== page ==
‘When we work together as a sector there is nothing we can’t achieve’ – Martyn Hale writes a blog for the NHF to mark a year since the Everyone In campaign
Our Director of Care and Support Martyn Hale has written a blog for the National Housing Federation (NHF) to mark a year since the start of the Everyone In campaign.
The campaign was launched by Government who wrote to local councils asking them to provide covid-safe accommodation for anyone who was rough sleeping or homeless during the pandemic.
Martyn’s blog looks at how we supported this initiative through our former retirement living scheme in Coventry.
Read Marytn’s NHF blog below:
At Citizen, we had been planning the use of an empty retirement living scheme as temporary accommodation for homeless families with children for some time.
We would provide accommodation for families with our local authority partner, Coventry City Council, until permanent homes could be found. This was developing nicely and nearing completion, ready for the first families to move in during March 2020.
Then we received the call – are you able to provide accommodation for rough sleepers as part of Everyone In?
It wasn’t a very long conversation and we all agreed this was the right thing to do. We recognised we were in for a hectic, intensive period as we had geared the service to receive families with young children, not single rough sleepers. This meant we had 44 self-contained flats prepared with furniture and white goods for a very different client group.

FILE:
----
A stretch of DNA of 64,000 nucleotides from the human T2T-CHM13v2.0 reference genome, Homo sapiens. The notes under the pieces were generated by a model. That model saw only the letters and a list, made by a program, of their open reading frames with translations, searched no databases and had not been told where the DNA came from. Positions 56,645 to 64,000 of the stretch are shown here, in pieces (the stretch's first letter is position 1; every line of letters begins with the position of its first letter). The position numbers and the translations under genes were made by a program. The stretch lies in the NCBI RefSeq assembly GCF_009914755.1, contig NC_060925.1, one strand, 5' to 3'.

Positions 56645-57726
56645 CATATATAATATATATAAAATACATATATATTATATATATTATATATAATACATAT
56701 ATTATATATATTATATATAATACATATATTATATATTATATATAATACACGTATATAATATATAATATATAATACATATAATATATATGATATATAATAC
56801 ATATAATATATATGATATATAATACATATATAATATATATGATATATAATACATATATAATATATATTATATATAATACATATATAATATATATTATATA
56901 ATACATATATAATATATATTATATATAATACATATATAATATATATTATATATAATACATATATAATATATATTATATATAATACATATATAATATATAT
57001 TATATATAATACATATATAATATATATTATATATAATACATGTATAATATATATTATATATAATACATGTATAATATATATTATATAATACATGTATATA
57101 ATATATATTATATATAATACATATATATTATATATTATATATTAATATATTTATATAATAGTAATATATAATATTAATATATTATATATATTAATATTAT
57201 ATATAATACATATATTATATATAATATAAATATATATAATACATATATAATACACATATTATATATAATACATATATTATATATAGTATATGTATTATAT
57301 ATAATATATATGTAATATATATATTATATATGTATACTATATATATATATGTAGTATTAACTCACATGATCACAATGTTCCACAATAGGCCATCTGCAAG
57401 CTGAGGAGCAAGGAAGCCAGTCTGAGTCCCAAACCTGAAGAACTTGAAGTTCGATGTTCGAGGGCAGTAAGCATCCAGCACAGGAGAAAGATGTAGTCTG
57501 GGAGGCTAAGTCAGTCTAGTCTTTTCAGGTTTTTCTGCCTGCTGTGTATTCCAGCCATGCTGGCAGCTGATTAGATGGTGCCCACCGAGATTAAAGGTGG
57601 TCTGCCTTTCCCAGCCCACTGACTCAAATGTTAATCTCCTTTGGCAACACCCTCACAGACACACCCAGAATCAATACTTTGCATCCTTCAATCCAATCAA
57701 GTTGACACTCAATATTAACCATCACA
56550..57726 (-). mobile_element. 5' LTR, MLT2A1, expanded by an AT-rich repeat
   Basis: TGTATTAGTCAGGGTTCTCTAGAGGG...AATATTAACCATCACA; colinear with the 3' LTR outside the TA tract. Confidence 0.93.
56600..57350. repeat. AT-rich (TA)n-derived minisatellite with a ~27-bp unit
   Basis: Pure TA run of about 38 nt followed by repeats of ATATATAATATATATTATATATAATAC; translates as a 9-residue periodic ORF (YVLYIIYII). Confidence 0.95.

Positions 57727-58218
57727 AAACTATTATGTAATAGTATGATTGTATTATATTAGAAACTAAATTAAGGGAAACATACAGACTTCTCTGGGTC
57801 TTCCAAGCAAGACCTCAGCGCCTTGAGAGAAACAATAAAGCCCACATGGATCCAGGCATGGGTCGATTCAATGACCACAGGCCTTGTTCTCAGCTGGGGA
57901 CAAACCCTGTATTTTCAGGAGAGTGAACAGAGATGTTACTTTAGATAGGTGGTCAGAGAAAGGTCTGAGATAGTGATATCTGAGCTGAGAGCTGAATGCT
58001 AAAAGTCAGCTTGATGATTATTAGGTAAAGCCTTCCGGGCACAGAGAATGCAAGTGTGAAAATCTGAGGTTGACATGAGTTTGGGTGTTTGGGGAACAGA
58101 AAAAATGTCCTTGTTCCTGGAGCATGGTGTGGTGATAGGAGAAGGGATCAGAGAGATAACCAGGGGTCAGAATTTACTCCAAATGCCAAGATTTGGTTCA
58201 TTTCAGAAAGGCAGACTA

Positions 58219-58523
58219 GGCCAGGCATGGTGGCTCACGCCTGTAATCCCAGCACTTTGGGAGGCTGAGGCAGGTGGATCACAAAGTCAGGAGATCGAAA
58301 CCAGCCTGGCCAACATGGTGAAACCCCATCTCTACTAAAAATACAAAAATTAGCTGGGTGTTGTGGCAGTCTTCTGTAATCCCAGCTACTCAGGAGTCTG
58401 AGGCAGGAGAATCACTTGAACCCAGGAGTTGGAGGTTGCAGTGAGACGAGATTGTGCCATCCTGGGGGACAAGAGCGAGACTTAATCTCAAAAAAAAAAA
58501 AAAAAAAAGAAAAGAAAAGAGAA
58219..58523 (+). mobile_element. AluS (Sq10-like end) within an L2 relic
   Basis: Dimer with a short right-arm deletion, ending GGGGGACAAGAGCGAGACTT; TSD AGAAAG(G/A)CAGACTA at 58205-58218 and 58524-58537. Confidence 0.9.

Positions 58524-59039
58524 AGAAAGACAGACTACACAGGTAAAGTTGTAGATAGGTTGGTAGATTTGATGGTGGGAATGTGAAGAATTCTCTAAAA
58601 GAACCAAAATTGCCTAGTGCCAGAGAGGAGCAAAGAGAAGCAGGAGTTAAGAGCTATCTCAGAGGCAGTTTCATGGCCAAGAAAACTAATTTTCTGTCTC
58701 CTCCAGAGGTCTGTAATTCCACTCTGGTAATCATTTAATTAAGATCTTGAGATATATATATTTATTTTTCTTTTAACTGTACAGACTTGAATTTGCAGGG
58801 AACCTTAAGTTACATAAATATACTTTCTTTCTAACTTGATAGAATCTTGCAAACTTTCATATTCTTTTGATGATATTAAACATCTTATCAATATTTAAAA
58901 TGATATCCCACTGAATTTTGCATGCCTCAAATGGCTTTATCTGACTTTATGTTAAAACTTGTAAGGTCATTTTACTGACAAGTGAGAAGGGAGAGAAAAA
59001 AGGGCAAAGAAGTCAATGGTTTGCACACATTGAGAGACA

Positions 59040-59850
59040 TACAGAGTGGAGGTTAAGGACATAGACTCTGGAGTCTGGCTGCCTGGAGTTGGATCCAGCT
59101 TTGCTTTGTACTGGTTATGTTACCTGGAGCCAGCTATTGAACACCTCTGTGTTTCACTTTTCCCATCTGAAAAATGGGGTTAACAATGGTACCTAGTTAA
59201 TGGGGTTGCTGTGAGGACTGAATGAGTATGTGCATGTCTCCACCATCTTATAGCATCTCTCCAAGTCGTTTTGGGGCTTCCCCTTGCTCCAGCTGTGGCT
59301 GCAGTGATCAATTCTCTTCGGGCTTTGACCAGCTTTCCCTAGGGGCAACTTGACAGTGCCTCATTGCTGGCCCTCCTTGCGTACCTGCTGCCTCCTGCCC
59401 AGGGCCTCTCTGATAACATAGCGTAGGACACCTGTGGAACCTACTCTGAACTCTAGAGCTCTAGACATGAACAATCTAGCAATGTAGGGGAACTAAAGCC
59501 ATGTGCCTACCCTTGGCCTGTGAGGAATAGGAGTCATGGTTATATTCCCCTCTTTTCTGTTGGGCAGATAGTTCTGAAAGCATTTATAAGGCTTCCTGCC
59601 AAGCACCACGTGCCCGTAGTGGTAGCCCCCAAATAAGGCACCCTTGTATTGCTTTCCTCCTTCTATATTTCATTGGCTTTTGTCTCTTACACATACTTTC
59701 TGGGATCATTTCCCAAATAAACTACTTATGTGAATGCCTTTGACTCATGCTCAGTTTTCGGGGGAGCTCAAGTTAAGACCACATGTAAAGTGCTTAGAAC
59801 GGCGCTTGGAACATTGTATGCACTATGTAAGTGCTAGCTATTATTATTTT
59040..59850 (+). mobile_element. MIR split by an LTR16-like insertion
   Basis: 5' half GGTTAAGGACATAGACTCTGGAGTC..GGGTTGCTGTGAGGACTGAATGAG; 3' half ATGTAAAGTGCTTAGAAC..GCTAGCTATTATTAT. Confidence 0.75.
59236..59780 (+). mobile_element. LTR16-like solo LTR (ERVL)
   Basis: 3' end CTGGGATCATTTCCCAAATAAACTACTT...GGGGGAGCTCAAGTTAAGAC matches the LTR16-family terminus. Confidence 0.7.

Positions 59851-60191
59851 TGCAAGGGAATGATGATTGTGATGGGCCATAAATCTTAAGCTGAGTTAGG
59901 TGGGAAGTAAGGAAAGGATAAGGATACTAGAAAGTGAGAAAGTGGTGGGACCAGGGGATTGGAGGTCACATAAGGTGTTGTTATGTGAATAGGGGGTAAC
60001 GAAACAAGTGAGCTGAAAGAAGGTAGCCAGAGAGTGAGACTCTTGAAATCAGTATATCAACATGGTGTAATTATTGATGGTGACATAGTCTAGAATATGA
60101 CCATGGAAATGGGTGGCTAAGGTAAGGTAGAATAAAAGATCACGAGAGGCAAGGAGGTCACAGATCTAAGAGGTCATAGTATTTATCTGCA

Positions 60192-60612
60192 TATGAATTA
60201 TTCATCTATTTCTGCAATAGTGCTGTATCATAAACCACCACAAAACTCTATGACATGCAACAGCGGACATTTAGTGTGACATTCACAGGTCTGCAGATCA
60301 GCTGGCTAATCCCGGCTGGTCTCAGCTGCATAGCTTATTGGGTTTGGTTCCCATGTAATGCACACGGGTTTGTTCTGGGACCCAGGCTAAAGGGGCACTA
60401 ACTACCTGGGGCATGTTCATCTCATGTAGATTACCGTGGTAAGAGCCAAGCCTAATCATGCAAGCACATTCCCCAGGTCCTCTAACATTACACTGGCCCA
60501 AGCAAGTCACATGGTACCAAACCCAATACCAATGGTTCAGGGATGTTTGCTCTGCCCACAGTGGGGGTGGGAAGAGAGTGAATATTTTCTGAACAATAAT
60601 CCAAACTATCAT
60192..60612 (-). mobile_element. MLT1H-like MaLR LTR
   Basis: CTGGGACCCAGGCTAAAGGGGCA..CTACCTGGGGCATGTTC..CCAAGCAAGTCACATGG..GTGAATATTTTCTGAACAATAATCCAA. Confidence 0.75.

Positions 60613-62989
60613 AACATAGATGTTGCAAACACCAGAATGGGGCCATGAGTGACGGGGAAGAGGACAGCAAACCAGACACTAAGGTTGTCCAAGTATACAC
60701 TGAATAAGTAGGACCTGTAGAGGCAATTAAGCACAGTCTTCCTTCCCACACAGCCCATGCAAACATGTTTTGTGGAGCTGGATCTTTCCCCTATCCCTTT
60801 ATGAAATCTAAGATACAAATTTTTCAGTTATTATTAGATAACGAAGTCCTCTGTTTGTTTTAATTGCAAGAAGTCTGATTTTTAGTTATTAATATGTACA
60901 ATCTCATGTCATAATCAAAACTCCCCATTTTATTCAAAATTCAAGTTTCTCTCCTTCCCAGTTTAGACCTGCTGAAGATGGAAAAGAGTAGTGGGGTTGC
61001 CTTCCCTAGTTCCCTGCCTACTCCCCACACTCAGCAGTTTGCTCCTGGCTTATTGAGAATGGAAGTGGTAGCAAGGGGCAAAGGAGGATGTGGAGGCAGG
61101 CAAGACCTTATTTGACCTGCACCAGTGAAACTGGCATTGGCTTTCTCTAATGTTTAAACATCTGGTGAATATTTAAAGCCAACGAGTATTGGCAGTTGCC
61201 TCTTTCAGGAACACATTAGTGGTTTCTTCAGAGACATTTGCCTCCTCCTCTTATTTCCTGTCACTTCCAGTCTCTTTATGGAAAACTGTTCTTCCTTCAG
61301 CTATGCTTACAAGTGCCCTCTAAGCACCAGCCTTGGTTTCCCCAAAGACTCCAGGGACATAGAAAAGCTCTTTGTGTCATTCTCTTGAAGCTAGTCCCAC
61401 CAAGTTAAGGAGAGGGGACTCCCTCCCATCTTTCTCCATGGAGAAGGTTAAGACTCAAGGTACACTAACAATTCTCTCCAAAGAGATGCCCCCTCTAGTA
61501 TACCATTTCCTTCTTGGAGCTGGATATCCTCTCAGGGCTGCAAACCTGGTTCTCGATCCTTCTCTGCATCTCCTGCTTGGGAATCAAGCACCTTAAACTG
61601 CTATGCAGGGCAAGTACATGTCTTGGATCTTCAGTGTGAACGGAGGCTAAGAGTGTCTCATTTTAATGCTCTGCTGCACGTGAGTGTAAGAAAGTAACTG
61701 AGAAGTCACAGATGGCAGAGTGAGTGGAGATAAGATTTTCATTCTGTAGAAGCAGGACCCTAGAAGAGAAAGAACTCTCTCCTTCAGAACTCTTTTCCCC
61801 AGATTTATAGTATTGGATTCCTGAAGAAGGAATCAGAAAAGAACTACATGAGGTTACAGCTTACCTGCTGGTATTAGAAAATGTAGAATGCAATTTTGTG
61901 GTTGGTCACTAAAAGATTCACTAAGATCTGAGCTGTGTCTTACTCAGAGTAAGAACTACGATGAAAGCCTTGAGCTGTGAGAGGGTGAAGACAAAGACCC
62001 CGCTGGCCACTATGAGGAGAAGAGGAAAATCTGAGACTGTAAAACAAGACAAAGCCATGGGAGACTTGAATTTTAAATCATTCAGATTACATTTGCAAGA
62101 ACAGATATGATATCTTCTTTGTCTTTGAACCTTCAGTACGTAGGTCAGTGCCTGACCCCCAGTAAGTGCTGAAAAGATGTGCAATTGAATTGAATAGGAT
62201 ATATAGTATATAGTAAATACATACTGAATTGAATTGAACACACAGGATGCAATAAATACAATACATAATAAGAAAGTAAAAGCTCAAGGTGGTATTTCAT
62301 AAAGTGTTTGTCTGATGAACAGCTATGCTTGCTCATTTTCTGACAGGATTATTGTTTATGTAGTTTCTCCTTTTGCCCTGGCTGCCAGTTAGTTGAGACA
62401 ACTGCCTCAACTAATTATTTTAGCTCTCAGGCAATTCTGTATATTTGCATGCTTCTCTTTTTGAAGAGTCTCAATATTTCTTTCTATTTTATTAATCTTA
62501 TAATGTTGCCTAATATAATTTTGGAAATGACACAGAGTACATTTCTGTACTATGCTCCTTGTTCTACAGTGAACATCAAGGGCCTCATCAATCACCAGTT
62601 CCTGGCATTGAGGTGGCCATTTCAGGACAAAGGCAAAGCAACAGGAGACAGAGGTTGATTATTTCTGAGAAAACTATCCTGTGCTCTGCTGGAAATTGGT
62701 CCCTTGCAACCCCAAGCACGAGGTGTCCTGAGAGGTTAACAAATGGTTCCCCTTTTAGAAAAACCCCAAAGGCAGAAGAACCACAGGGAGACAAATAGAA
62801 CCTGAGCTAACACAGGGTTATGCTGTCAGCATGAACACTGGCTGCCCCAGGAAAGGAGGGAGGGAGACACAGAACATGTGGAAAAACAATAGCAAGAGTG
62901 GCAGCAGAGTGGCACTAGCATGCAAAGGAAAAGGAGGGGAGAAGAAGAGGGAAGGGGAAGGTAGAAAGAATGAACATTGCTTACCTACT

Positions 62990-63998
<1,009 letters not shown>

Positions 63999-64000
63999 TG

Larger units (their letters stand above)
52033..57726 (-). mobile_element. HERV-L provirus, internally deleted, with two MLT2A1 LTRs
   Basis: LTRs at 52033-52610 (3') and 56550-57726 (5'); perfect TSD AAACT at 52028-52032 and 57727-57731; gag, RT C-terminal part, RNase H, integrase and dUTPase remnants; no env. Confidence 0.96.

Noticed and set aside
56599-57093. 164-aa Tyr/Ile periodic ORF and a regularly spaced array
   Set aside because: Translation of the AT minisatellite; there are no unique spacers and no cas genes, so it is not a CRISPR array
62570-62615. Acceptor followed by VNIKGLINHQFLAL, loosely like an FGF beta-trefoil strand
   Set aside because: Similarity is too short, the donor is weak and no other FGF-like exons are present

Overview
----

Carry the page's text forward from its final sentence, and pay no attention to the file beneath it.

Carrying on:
Cots and bunk beds were swiftly removed and single beds with protective mattresses and high-grade flame-resistant bedding sourced. Our suppliers rallied and supported us quickly and efficiently. The wider teams involved went above and beyond throughout this period, nothing was too much trouble.
The team on site mobilised rapidly and worked with the council’s outreach team to let all 44 units to single rough sleepers within 10 days of the request.
A number of residents had quite complex support needs with a history of substance and alcohol misuse. There were also people who had no access to public funds, so we agreed a process with the council where it would meet the accommodation charges directly. The remaining residents were able to access Universal Credit, supported by our on-site team.
Simple things became quite complex, like access to meals and food, as the flats were originally equipped for families to cook and prepare meals themselves. But by working closely with the council, we were able to make appropriate adjustments. We accessed a supply of food and one meal a day was delivered to each resident. We quickly adapted the cooking facilities, switching from cookers to microwaves. Communal areas were restricted due to our ‘safe systems of work’ in operation and the new outside play area for children was closed.
This swift turnaround worked because of the fantastic team on site led by Gail Cooper, our Service Manager, who worked closely with city council colleagues and immersed themselves in the project.
The 44 flats are now being used for their original purpose to accommodate families with children, while the previous group were all rehoused elsewhere by the council and in some instances by us offering permanent, alternative accommodation.
While I wouldn’t want to receive a request like this every week, what this intense period showed is when we work together there really is nothing, we as a sector can’t achieve.
Read Martyn’s blog on the NHF website here.